Greece for Kids
The ancient Greeks loved stories. During the Grecian Dark Ages, some
people became professional storytellers.
The storytellers went from town to
town, earning a living telling stories. They told the same stories
over and over, and they told them in the same language, Greek.
It was not long until nearly everyone
in ancient Greece knew all the stories by heart. They also knew the
Greek language by heart, as it was the language of the storytellers.
The storytellers told three kinds of
stories - fables, legends, and myths.
fable is a story that ends with a lesson to be
learned. Probably the most famous of all fables came out of
ancient Greece during the Greek dark ages - the stories
legend is a popular story that has been told over
and over again about something that happened in the near or
To be a legend, there can be no proof that the story
is true. That does not mean that it is not true. It only means
that to be a legend, there cannot be proof that the story is
true. One of the most popular legends was the story of the
is a story about one or more magical deities. The Greeks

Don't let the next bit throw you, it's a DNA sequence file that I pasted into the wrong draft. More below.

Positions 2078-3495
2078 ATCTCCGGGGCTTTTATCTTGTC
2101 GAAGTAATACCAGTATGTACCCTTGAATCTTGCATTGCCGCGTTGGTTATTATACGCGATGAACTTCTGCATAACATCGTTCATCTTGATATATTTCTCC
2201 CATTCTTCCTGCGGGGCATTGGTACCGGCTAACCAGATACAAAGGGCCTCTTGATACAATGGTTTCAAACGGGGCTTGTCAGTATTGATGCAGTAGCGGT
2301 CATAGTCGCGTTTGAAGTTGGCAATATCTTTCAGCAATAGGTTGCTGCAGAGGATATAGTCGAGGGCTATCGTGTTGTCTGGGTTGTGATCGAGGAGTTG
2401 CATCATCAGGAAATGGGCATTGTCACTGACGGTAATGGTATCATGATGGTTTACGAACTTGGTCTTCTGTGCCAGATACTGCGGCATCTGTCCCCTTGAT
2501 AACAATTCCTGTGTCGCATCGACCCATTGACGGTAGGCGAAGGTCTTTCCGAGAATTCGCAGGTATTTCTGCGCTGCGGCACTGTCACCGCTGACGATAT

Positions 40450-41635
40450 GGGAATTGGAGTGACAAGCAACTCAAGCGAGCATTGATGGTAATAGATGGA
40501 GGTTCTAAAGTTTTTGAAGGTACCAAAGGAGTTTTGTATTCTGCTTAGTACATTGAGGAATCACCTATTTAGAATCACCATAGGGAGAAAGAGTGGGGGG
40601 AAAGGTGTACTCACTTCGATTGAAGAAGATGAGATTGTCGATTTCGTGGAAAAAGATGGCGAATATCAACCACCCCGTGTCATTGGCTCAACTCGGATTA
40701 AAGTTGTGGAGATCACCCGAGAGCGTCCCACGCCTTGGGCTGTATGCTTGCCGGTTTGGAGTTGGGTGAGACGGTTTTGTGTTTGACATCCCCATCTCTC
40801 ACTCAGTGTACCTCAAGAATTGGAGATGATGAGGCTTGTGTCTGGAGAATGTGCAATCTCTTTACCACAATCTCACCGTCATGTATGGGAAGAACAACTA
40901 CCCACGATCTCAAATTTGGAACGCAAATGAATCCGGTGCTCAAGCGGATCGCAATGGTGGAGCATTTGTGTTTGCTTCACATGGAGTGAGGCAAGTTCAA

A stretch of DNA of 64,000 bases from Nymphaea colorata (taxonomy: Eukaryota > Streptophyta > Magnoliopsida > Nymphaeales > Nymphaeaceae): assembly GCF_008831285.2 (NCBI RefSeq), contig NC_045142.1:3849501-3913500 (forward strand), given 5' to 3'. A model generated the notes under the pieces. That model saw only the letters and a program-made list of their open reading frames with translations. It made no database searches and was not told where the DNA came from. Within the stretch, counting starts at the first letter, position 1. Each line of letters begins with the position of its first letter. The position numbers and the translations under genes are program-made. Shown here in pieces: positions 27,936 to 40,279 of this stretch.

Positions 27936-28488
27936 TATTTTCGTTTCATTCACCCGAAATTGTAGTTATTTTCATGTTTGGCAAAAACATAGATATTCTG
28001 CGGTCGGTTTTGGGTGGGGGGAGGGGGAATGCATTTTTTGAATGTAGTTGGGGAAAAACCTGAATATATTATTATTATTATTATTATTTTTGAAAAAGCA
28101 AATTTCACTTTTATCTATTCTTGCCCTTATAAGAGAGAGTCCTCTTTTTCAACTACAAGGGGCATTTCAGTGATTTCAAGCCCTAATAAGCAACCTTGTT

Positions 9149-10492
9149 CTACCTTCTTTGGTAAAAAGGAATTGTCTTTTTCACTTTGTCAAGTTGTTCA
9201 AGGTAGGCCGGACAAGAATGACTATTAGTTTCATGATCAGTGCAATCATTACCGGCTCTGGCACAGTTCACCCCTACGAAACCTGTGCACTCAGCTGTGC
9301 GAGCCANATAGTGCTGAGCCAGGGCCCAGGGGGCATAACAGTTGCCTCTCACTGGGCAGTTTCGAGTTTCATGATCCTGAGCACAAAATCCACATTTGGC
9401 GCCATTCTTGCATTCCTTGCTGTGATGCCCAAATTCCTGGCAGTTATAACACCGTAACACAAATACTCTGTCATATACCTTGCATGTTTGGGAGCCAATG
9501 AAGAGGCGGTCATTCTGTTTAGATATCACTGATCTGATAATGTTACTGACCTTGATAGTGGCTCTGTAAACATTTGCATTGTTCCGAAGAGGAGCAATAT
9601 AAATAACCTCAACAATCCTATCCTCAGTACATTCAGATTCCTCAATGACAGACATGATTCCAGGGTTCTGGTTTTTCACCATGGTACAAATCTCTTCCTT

believed in many gods and goddesses and magical monsters and
mythical animals. The
Greek myths are still enjoyed today.
Before the dark ages, many different tribes of early people
lived on the Greek peninsula. They did not have a common
language. They did not have a common history. They did not
use metal tools or weapons. Their tools and weapons were made of
During the 400 years of the
Greek dark ages, thanks to the traveling storytellers, the
Greeks developed a common spoken language, a common history
composed of fables, legends, and myths, and the ability to make
tools and weapons out of metal. The Mycenaeans, Dorians, Ionians,
Greeks, and other tribes who lived in scattered villages
throughout the Greek peninsula had gradually became one people.
When the early Greek people began
to organize themselves into defensible units called city-states,
the days of Dorian rule came to a end.
After the dark ages, things
began to get lively!
the Dark Ages:
The Ancient Greek City-States